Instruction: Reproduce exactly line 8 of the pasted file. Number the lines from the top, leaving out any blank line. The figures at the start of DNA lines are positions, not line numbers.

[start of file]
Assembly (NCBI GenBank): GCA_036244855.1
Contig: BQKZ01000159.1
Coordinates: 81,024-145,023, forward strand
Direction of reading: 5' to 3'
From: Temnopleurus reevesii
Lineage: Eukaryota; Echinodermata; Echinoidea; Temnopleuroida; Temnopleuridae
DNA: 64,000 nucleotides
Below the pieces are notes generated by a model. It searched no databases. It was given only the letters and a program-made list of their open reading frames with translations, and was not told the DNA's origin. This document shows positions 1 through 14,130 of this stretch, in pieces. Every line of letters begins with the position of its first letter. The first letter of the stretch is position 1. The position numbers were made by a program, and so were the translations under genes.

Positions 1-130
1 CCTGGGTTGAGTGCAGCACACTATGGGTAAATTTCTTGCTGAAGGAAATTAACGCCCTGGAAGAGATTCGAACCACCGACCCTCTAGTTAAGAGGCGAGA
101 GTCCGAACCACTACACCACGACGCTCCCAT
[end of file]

Below the pieces are notes generated by a model. It searched no databases. It was given only the letters and a program-made list of their open reading frames with translations, and was not told the DNA's origin. This document shows positions 1 through 14,130 of this stretch, in pieces. Every line of letters begins with the position of its first letter. The first letter of the stretch is position 1. The position numbers were made by a program, and so were the translations under genes.